If there’s one thing proportional electoral systems are great at representing is a fragmented and unstable political situation. This isn’t a necessary result of such systems, but the current woes of Spain are a good example of certain tendencies attributable to them.
The Spanish constitution requires a majority of 176 representatives to form a government – a bar not met in the latest national elections. Few coalitions seem particularly viable as the nature of the current political climate has spawned a variety of (new) parties, each with their own hot-button and often irreconcilably niche issues.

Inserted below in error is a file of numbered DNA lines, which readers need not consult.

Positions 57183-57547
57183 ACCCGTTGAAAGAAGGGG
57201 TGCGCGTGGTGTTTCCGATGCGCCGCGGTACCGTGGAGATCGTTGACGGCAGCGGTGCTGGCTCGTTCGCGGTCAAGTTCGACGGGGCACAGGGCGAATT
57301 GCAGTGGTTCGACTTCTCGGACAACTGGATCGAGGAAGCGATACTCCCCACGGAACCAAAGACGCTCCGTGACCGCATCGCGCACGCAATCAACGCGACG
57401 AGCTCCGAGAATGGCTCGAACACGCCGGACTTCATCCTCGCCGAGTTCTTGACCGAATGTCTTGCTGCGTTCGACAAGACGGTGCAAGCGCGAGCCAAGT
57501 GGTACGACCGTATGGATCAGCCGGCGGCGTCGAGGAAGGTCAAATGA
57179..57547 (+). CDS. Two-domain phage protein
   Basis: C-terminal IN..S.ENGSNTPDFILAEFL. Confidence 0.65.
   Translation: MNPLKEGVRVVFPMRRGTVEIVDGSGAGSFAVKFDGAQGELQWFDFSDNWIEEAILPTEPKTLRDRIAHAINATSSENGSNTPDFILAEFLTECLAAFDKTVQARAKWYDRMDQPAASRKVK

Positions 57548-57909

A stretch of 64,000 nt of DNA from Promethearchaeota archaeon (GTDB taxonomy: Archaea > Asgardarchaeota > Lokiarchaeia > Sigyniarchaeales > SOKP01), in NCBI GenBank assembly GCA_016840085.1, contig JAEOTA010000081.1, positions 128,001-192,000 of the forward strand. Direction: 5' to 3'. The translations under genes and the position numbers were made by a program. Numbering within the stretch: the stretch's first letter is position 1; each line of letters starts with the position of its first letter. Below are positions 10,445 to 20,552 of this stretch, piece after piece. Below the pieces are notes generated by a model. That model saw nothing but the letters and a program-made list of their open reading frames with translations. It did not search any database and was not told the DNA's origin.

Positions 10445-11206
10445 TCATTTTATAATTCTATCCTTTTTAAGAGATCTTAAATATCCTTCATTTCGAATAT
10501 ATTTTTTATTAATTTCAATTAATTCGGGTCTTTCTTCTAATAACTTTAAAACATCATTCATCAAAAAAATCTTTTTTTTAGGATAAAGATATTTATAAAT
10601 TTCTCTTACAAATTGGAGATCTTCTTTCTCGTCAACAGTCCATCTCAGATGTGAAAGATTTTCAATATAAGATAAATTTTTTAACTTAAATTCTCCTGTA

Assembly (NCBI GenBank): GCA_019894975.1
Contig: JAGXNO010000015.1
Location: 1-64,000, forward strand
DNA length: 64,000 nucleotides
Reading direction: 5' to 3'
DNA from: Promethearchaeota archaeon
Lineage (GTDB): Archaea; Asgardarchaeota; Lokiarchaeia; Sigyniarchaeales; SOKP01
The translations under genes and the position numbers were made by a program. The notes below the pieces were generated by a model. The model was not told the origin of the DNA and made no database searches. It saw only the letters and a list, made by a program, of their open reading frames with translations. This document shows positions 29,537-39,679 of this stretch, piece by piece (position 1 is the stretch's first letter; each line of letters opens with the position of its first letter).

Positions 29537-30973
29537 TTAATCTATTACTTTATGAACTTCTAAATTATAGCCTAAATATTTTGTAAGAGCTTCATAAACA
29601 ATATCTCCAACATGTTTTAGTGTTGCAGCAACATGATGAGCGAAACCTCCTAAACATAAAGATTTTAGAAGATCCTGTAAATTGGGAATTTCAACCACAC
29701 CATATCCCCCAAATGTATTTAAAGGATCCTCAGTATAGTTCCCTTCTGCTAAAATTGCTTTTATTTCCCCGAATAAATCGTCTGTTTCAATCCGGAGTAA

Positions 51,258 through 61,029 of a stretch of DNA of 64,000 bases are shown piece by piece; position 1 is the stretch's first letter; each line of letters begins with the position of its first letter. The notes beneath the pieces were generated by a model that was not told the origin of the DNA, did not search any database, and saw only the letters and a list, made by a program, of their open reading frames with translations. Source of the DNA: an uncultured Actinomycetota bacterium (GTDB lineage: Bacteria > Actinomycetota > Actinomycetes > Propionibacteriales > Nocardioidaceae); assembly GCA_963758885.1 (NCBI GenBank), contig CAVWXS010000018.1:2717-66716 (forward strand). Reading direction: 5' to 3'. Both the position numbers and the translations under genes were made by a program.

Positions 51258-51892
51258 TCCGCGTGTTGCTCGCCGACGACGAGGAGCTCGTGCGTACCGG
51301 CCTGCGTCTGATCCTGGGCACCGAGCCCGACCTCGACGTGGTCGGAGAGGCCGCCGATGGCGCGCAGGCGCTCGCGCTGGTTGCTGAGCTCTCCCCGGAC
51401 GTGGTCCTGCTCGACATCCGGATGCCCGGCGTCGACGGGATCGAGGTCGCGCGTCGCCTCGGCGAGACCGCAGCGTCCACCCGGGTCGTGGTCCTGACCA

Spain also possess a relatively combative approach to negotiations. The last incumbent PM was recently assaulted, albeit by a teenager, during the campaign. The example isn’t wholly representative on its own, though tempers are clearly high. But as an Argentine familiar with Spanish culture it’s also clear there is a confrontational slant to how interactions take place in these countries regardless.
Combine this with being the Eurozone’s 4th largest economy in a fragile state, and it is almost certain political risk analysts will be watching subsequent developments closely.
Let’s hope the Spanish economy can stomach the political instability of this result, never mind whatever manner of coalition (that no one explicitly voted for) emerges.